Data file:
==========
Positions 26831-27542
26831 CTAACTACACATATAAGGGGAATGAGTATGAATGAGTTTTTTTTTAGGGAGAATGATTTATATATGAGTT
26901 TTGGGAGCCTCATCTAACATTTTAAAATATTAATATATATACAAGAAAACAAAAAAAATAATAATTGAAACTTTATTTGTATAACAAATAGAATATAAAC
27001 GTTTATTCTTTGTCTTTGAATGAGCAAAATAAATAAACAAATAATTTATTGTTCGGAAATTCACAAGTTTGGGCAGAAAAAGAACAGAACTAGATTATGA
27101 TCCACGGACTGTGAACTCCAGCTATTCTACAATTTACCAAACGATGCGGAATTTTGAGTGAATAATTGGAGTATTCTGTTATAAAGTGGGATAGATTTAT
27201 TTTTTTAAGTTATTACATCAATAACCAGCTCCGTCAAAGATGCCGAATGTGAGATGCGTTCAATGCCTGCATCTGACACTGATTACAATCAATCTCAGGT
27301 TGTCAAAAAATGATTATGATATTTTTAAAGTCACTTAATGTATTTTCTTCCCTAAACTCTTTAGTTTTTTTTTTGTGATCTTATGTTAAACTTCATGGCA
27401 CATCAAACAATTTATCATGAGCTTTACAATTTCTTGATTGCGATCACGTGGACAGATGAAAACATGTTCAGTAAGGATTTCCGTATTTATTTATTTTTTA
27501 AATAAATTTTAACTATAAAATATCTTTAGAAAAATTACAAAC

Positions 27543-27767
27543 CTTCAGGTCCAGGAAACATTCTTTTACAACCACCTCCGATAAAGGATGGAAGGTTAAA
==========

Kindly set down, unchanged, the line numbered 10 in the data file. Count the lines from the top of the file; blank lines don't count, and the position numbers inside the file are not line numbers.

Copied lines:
Positions 27543-27767